With Christmas over and ‘dry’ January on the horizon, shedding excess pounds is likely to be on the thoughts of most Britons in the lull before New Year’s Eve.
However, jumping from a diet of mince pies and mulled wine to one far lower in sugar and unhealthy fats can seem daunting.
“Food is there to be enjoyed as much as it is needed for nourishment,” said Lily Soutter, a nutritionist.
“However, for some Christmas can take its toll on their waistline, which can lead to that depressing January diet.”
But Soutter said that by taking some simple steps towards a healthy, balanced diet before January can prevent the need for strict calorie counting in the new year.
Here are five easy diet switches to help you begin trimming down now.
Never skip the first meal of the day, advised Soutter.
“Set yourself up for success by having a healthy but hearty breakfast,” she said. “Research has shown that those who eat breakfast tend to have a more of a balanced diet, are less likely to be overweight, lose weight more successfully and are less likely to snack unnecessarily.
“One study has also shown that participants who consumed good quality protein at breakfast stayed ‘fuller for longer’, which in turn prevented overeating later on in the day.”
She added that you could add protein to breakfast by eating Greek yoghurt with seeds or berries, and boiled eggs on wholegrain toast.
Use up the leftovers
While ploughing through all the leftover turkey from Christmas dinner may seem like a chore, it could help your waistline.
“Turkey may be a perfect festive choice when it comes to weight management,” explained Soutter. “This lean meat is low in calories and is a source of good quality protein.
“Research suggests that protein may help to stave of hunger and maintains that all-important fat burning muscle mass.
“It’s also rich in tryptophan, the precursor to our happy hormone serotonin. The happier we are the more satisfied we tend to feel.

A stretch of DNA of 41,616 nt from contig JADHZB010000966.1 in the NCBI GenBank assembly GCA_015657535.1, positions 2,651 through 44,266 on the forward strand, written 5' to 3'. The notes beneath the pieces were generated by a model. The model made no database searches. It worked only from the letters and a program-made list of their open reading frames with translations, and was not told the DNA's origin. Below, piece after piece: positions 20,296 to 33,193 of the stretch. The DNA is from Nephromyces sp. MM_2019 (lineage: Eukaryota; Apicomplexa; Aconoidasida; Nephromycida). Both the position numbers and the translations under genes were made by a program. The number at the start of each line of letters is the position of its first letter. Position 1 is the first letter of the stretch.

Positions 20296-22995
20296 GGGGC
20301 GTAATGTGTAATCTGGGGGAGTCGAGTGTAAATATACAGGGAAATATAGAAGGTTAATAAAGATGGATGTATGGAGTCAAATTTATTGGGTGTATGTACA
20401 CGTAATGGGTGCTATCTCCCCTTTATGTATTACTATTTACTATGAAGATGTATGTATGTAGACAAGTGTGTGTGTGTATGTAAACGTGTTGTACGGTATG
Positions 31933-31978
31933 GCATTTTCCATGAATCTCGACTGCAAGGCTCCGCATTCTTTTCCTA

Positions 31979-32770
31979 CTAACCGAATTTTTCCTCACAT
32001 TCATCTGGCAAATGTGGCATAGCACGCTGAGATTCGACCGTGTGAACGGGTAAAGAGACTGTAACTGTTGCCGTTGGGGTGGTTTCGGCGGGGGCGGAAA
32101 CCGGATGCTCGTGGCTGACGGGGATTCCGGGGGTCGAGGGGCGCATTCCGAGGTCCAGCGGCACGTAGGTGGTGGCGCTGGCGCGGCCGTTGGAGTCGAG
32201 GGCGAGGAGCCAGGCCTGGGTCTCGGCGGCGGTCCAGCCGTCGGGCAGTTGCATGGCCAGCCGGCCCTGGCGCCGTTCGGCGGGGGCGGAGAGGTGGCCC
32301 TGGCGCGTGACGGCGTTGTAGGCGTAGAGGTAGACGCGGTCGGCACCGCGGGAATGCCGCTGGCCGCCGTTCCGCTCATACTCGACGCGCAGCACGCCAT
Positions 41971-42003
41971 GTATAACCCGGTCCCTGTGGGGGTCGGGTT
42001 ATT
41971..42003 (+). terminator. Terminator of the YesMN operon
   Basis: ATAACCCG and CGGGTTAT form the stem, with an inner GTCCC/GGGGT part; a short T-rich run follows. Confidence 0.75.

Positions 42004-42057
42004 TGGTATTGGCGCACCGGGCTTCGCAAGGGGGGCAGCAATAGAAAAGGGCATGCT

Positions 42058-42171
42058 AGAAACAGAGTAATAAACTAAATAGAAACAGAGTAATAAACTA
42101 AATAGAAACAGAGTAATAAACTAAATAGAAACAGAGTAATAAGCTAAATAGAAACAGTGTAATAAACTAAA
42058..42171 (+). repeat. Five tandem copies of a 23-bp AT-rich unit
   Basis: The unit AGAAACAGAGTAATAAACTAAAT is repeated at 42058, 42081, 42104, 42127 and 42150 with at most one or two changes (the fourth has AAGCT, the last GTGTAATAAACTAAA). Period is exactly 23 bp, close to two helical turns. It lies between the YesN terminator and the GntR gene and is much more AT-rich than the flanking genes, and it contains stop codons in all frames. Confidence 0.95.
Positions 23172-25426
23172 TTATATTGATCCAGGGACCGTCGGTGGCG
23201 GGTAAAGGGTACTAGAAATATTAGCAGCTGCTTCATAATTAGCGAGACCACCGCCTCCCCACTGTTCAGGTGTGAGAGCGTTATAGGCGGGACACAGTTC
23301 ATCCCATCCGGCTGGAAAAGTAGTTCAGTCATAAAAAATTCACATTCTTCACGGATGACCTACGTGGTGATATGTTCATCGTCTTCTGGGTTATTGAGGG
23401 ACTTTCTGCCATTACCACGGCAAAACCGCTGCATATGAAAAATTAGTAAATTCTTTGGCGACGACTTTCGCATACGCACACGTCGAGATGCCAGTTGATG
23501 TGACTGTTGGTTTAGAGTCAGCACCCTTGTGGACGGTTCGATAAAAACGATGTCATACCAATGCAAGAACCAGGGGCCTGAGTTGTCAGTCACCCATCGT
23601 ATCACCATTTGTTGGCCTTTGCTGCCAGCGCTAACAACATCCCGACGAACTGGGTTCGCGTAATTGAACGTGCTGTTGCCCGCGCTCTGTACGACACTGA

She recommended using it up in salads, burgers, stews and soups.
The same goes for leftover potatoes, which you may be tempted to cook in goose fat, butter, lard and ghee.
“But by swapping saturated fats for monounsaturated fats such as extra-virgin olive oil, you may be one step closer to maintaining healthy cholesterol levels and better heart health,” she explained.
Pile on the winter veg
Salads are understandably the last thing you want to devour when it’s cold outside, but vegetables can be served hot too.
Soutter recommended filling your plate with lots of festive winter vegetables.
“It’s easy to eat a 400-calorie mince pie within seconds, but not so easy to eat 400 calories worth of vegetables quite so quickly – you’d be stuffed,” she said. “Vegetables are a rich source of fibre, which can help to keep hunger at bay.
“Fill at least half of your plate with them and you’ll be guaranteed to have a lower calorie and healthier dish.
“Try rainbow coloured winter veg such as vitamin A rich carrots, vitamin C rich broccoli and antioxidant rich beetroot to support immunity.”
She added cooking them with spices or roasting them with olive oil could give them a twist.
Choose the right carbs
Many people believe January diets mean low or no carbs, but Soutter pointed out that carbohydrates are important to still include in our diet – just make sure they’re the right ones.
“During the winter months, there is a tendency to gravitate towards carb-heavy, high-calorie meals to make us feel warm and cosy,” she explained.
“Filling up on refined carbohydrates such as white rice, bread, pasta, cakes and pastries may reduce fibre intake and lead blood sugar imbalances. Both can set up a cycle, which keeps appetite in motion. But there’s no need to cut carbs during winter, the key is to choose carbs with health benefits.
“Whole grains such as brown rice, bread and pasta are a great source of fibre – an important factor for balancing blood sugar and keeping hunger at bay.
“Whilst root vegetables, beans, lentils and chickpeas are low in calories, nutrient dense and can satisfying those stodgy, carby cravings.”
Don’t go to a New Year’s Eve party hungry
“If you’re worried about your waistline, attending parties starving hungry may be a recipe for disaster,” warned Soutter.
“Whilst there’s nothing wrong with enjoying a canapé or two, it’s important to note that they tend to be high in calories and fat, without being particularly filling.
“Try consuming a small meal or snack before parties to line your stomach.”
If you’d still like to celebrate the beginning of 2018 with an alcoholic beverage just make sure you avoid high-calorie cocktails.
“For a lower calorie beverage try a clear spirit – such as vodka or gin – with a no sugar mixer, like sparkling water, and a squeeze of lemon or lime,” she suggested.
“With only 70 to 90 calories per glass and zero sugar, this is a top choice for those aiming for balance.”